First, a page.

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Old 08-12-2011, 11:21 PM
 
Location: earth?
7,288 posts, read 10,862,561 times
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Quote:
Originally Posted by SCGranny View Post
My husband's grandfather was very wealthy - he bought Coca-Cola shares at 38 cents a share. He had two daughters and one son. The son went to college, started a liquor store, and then had a chain of them; never had kids, was wealthy in his own right. He also rarely spoke to his father. The daughters - one (my husband's mother) used to go to her father every two weeks with her bank book and expect him to pay the difference. The other daughter worked, married, raised 8 kids, and worked her way up to corporate levels - but when her father had strokes, she was at his side, getting him into the best round-the-clock care available, her kids would go over and roof his house, clean it, take care of it. When the man died, he left everything to the daughter who had taken care of him. My husband's mother was furious. How DARE he? Well, he did dare, and he had the perfect right to. He rewarded hard work and effort, and had no use for beggars and drones, didn't feel that they should be rewarded. His life, his money, his attitude. Did it cause bad blood? No. The bad blood was always there since the girls were teens; one industrious and hardworking, the other dependent, whiny, and lazy. (My husband didn't take a single page out of her book; he had her example before him, and learned from it rather than making the same mistakes.)

Zoom to present - DH and I worked 2 + 3 jobs most of our lives. We raised 3 kids and took in foster children. We were very frugal and saved up for what we wanted, always paid our bills on time, and raised our children to work and educate themselves. We drove old cars and had a tiny house for years. Now, because of our hard efforts, we have a lovely home, property, and are quite comfortable. We have 2 sons and a daughter. One son joined the USAF, came out, worked his way up, got married, and is comfortable in his own right, his supervisory job, his home. He tells us he neither needs or wants our property or inheritance; everything he has gotten he has earned. Our other son - honestly and sincerely believes that we still owe him a living. (He just turned 30.) He received a 4-year, fully-paid scholarship to a college, to study his life's dream - and three months later was working in a convenience store, sneering at those college idiots. Because we do not - will not - support him, he travels from pillar to post, always expecting someone else to pay his bills. Our daughter worked hard, had no scholarships, but got grants and loans and worked two jobs to put herself thru college. When she graduated, she paid her bills, including her loans, starting at the bottom of her profession and working her way to the top, where she now makes 6 figures and is happy and comfortable.

We know perfectly well that Son #2 would get his hands on any and everything he could, sell it, and go thru the money like a wildfire, and be angry that there wasn't more. Son #1 does not care for anything we have - except some antiques that have been passed down in the family. Our daughter loves our property, loves the house, and wants to live here when she retires - but not yet; she is having too much fun being a young adult and stretching her wings. Should she inherit, she would take care of, even expand on what we've done - it's in her nature. She actually took our old house over, rented it from us, fixed it up, and sold it for a good profit for us. She says she "owes" us for raising her right and loving her. We don't feel that way, but still...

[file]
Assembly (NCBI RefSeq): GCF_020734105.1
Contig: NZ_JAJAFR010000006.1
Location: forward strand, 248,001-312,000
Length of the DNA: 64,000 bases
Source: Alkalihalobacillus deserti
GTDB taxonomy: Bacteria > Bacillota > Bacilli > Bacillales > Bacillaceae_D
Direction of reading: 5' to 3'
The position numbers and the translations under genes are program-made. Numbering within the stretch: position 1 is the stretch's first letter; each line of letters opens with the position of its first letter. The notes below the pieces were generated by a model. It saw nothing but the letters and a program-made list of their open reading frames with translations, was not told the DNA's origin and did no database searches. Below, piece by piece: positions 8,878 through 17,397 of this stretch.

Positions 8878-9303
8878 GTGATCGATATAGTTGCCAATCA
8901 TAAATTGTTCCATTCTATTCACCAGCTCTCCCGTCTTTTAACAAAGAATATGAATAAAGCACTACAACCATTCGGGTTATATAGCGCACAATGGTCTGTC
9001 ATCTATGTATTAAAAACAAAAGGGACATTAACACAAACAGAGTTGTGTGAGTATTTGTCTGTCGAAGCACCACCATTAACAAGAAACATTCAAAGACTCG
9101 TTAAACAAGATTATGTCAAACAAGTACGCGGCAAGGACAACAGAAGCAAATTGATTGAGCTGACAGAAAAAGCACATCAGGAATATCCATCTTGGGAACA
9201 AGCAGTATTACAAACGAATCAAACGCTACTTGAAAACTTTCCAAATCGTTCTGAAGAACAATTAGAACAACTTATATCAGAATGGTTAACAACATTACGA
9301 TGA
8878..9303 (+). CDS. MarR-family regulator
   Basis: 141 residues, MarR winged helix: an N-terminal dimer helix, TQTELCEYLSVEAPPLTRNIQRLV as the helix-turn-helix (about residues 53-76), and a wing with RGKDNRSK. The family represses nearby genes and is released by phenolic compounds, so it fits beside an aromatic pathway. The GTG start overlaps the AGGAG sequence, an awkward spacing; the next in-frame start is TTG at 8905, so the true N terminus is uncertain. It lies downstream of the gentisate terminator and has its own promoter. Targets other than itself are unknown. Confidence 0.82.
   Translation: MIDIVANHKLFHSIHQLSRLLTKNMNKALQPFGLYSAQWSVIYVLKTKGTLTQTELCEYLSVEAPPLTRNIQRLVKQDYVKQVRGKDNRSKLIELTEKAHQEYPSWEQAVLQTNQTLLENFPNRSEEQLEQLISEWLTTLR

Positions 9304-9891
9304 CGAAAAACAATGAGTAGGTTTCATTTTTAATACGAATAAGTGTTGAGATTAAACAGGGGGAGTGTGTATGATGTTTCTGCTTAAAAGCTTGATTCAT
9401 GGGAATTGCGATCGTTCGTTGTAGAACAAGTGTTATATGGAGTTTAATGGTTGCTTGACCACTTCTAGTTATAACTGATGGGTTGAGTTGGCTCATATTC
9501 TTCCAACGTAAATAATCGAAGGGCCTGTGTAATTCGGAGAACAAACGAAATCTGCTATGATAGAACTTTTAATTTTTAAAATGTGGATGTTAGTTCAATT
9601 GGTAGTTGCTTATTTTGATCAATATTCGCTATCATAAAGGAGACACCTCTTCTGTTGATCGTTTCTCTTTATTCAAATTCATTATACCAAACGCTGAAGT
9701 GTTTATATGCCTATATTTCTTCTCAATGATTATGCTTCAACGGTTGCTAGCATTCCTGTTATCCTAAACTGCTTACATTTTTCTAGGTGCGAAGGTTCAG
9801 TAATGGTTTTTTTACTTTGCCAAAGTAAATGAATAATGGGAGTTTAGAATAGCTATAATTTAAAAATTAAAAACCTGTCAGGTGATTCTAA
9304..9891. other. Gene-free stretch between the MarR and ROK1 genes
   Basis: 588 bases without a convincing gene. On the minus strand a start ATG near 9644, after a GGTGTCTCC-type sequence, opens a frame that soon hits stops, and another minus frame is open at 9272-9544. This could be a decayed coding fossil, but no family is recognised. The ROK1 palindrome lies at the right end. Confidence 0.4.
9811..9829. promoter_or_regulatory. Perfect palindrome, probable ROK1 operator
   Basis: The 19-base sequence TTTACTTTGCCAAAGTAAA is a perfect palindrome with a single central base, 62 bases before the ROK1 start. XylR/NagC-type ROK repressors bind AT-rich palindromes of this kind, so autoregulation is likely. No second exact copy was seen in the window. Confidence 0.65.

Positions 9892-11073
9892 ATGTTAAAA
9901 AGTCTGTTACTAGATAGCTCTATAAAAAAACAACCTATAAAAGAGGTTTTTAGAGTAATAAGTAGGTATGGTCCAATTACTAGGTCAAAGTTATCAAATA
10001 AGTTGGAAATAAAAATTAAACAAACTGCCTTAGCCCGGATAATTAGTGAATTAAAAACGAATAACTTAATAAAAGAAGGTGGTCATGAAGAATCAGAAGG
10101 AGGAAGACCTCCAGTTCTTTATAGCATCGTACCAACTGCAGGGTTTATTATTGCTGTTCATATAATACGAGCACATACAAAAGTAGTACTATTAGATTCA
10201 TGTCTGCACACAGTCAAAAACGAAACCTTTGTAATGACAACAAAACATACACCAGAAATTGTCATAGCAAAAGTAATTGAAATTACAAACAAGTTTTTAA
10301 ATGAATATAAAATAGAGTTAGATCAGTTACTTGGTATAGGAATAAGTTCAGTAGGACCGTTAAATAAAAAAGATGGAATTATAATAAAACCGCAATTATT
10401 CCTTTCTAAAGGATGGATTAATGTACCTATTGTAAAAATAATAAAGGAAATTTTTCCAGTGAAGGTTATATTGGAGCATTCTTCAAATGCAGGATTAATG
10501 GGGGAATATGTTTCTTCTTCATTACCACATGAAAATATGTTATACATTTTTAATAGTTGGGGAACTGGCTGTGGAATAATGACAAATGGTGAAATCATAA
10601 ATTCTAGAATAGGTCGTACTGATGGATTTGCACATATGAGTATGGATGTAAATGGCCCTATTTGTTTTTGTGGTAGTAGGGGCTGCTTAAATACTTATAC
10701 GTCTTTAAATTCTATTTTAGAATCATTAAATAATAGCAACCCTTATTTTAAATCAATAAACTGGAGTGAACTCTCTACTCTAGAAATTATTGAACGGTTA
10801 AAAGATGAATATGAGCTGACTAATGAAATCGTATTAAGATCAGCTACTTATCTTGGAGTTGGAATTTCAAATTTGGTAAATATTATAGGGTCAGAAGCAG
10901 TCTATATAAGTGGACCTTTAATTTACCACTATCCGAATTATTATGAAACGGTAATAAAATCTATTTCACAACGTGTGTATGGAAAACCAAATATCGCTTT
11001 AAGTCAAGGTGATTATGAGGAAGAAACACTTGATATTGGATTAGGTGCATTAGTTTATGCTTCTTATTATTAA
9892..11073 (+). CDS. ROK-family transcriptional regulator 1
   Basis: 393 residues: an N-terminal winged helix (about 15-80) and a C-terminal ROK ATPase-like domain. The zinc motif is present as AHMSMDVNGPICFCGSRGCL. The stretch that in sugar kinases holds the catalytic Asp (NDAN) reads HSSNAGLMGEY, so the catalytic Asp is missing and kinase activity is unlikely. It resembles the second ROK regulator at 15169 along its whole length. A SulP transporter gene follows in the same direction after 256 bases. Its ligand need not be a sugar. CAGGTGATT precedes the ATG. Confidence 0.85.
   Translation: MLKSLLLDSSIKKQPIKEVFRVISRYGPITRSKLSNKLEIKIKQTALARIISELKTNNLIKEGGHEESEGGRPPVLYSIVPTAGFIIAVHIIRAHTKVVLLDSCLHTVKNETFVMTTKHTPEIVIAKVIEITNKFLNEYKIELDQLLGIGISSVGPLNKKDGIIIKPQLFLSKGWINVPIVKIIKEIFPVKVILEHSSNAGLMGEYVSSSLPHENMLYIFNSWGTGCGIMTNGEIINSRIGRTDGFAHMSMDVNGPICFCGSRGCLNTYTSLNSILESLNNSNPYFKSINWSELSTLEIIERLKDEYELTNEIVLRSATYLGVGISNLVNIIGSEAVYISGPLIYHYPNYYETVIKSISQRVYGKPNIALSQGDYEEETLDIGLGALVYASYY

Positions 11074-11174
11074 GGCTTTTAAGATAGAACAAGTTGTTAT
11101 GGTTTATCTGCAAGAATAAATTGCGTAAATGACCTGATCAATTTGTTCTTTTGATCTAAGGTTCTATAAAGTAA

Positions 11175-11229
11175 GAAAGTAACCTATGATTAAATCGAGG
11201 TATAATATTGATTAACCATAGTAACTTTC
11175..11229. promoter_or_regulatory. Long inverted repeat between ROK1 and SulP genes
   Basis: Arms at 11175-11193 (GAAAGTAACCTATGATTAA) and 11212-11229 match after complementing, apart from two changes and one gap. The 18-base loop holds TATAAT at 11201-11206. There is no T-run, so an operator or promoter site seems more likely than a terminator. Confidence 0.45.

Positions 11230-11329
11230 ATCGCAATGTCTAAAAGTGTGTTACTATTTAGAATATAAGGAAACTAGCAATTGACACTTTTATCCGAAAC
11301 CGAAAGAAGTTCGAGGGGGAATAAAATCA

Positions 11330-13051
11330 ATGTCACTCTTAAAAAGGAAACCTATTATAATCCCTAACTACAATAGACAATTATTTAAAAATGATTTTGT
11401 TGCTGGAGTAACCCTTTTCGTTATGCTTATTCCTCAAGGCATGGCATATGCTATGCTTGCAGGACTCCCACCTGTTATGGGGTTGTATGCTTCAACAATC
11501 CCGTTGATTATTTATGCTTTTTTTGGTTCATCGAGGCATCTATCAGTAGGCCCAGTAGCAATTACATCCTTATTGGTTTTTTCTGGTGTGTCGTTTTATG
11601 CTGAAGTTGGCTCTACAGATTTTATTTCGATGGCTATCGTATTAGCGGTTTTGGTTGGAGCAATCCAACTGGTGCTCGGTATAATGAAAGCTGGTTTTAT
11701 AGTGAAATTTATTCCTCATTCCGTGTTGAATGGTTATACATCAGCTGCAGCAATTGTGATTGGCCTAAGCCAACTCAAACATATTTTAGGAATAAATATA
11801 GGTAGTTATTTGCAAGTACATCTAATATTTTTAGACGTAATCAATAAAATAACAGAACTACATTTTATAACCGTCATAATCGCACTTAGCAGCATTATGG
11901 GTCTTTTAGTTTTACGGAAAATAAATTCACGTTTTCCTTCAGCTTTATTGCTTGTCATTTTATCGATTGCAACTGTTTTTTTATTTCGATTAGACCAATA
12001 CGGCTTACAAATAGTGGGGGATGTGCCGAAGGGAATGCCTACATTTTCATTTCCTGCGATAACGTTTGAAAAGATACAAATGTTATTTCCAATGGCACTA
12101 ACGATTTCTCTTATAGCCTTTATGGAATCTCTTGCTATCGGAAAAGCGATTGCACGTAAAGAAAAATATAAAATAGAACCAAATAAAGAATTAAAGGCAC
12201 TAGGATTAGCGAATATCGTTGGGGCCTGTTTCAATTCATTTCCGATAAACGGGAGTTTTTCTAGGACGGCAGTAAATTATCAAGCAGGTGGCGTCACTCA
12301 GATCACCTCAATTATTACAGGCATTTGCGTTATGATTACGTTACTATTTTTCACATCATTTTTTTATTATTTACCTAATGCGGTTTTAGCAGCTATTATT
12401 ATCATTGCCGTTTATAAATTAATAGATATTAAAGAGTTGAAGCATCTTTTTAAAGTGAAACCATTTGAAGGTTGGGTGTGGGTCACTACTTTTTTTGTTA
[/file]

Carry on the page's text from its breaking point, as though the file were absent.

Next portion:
We would not presume to leave our property and possessions to anyone, and try to imply or insist how they should take care of them after we die. But we already know perfectly well what would happen. Neither son appreciates or wants the property we have, and would vote to sell it. Our daughter is the only one who not only appreciates it for not only its monetary value, but its intrinsic worth, and has invested her time and money into it; coming out to work it and take care of it. She is this year insisting on buying us another well for it!

For our #1 son, he gets what he most desires - the family antiques that have been in the family for generations, because he would care for them. For our daughter, who has struggled to make something of herself and never stops working, she gets the property and the money to care for it.

For #2 son, nothing.

No, this won't cause 'bad blood' between the adult children - because it is already there; #1 Son and Daughter have turned #2 son away from demanding at their doorsteps for years, and they have no use for him - or he for them. Nothing we could give him would satisfy him; not even if we gave him every dollar, every antique, every foot of land, every inch of brick and clapboard. Nothing we gave him would go for anything but his own immediate desires, and he would still be angry because we did not give him more. Unlike his brother and sister, he feels we 'owe' it to him.

We believe and tried to raise our children that life isn't fair, and that they must make their own way in and mark on the world, that rewards don't magically appear just because they are smart, talented, funny, fun at parties, or cute. Two of them know this, one never will. Why should we reward the latter behavior, when it will not change either his opinion nor his attitude? Do we really care what someone - anyone, even a relative - thinks, feels, or says about us after we are dead? We are dead, after all, their opinion doesn't matter, and a bequest, no matter how big or how small, won't change their attitude, what they believe, or how they live.